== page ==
People v Wright
2004 NY Slip Op 01628 [5 AD3d 873]
March 11, 2004
Appellate Division, Third Department
Published by New York State Law Reporting Bureau pursuant to Judiciary Law § 431.
As corrected through Wednesday, May 26, 2004

The People of the State of New York, Respondent,
John D. Wright, Appellant.

Kane, J. Appeal from a judgment of the County Court of Warren County (Austin, J.), rendered October 30, 2002, upon a verdict convicting defendant of two counts of the crime of criminal possession of a controlled substance in the third degree.

Acting on a search warrant, police raided a "crack house" in the City of Glens Falls, Warren County. The two-story house's furnishings consisted of two mattresses and two televisions. In one bedroom, police located two people and 29 individually packaged bags of crack cocaine. One person was in the bathroom. Five others were located in a second small bedroom with a mattress, television, electronic scale, plate with a razor and white powdery residue, five cellular phones, a large chunk of crack cocaine, plastic sandwich bags, 17 individual bags of crack cocaine, and thousands of dollars in cash. Police arrested all eight people in the house, including defendant who was in the second small bedroom. Defendant did not have any crack cocaine on his person, and had only $1 in his pocket. No crack pipes or other paraphernalia for using cocaine were found on defendant, any other person or in the house.

The District Attorney's office sent a letter dated February 14, 2002 to defense counsel informing him of presentment to the grand jury on February 15, 2002. Defendant did not testify, and later claimed that he was never informed of his right to do so. The grand jury indicted defendant on two counts of criminal possession of a controlled substance in the third degree. On the day of trial, he made an unsuccessful pro se motion to obtain new counsel because of the grand jury notice issue and insufficient communication with counsel. A jury convicted him of both counts, resulting in a sentence of two concurrent terms of 11 to 22 years in prison. Defendant appeals.

Defendant waived his right to testify before the grand jury. Although the prosecution's notice one day before presentment does not appear to provide defendant with a reasonable time to consult with counsel and decide whether to testify, especially considering that defendant was in a federal prison in Brooklyn (see People v Jordan, 153 AD2d 263, 266-267 [1990], lv denied 75 NY2d 967 [1990]; compare People v Sawyer, 96 NY2d 815, 816 [2001]), objections to the prosecution's notice are waived if not raised by motion within five days after arraignment on the indictment (see CPL 190.50 [5] [c]). Counsel's failure to move to dismiss the indictment based on the prosecution's failure to afford defendant an opportunity to testify before the grand jury, without more, is insufficient to demonstrate ineffective assistance, particularly where defendant failed to demonstrate an absence of strategic or legitimate reasons for counsel's failure to pursue this course of action (see People v Mejias, 293 AD2d 819, 820 [2002], lv denied 98 NY2d 699 [2002]; People v Galleria, 264 AD2d 899, 900 [1999], lv denied 94 NY2d 880 [2000]; People v Richardson, 193 AD2d 969, 970-971 [1993], lv denied 82 NY2d 725 [1993]).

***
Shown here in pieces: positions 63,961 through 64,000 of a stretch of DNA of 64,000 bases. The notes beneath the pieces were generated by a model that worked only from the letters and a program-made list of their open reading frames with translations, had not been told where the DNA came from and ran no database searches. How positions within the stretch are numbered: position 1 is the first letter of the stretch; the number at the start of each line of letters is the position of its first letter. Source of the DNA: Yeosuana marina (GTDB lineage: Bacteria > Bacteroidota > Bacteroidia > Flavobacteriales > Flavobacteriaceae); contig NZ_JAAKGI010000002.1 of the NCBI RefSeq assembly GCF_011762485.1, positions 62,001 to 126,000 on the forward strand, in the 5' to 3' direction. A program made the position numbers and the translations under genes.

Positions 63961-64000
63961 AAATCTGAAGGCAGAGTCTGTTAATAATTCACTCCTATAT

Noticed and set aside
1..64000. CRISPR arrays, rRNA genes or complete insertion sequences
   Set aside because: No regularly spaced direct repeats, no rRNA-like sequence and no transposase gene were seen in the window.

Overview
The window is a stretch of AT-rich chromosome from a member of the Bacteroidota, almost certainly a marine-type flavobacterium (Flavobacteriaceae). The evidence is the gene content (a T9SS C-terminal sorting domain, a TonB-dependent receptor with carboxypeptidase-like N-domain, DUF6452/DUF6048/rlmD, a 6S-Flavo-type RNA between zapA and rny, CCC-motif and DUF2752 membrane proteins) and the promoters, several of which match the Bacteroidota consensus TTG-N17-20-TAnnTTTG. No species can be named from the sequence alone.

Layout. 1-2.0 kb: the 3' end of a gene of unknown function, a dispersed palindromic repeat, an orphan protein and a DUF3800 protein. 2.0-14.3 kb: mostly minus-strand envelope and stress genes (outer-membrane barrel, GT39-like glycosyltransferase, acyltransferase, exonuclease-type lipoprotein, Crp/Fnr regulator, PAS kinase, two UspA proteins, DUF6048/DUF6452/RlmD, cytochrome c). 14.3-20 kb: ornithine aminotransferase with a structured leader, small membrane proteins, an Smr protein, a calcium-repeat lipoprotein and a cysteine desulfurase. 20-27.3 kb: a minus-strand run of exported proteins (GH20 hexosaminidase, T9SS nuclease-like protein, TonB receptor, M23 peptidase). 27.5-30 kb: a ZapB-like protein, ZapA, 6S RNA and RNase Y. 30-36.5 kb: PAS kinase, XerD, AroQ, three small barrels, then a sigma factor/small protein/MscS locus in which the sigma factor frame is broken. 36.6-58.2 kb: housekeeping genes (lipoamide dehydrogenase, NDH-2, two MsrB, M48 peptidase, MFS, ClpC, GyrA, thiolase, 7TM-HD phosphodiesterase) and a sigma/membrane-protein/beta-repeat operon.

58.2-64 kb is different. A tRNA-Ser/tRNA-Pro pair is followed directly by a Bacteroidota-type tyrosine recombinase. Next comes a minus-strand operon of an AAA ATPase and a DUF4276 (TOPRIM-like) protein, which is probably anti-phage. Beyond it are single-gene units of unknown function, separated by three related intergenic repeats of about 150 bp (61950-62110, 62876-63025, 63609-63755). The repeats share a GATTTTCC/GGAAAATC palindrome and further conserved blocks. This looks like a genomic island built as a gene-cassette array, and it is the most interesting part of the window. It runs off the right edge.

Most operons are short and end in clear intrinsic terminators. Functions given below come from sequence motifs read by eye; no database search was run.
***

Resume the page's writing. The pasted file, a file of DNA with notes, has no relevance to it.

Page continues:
County Court properly denied defendant's request to obtain new counsel, made on the day of trial immediately before jury selection (see People v Nelson, 1 AD3d 796, 797-798 [2003]). Defendant did not adequately explain his failure to make this request earlier, nor how substitute counsel would be able to overcome the communication difficulties inherent in defendant's incarceration in a distant federal prison (see id. at 797). Without a compelling reason to substitute counsel at the last minute, the court properly exercised its discretion and promoted the interests of justice by denying the motion and proceeding to trial as scheduled.

Defendant failed to preserve, and waived any objection to, County Court's commencement of the trial before rendering a decision on his suppression motion. Although the statute requires the court to render a determination of a suppression motion before commencement of trial (see CPL 710.40 [3]), defendant waived objection to this irregularity of procedure by proceeding to trial without a ruling and failing to object to the admission of the subject evidence at trial (see CPL 470.05 [2]; People v Melendez, 141 AD2d 860, 861 [1988], lv denied 73 NY2d 788 [1988]). In any event, no hearing was required as defendant failed to demonstrate either standing or facial invalidity of the search warrant (see People v Christian, 248 AD2d 960, 960 [1998], lv denied 91 NY2d 1006 [1998]).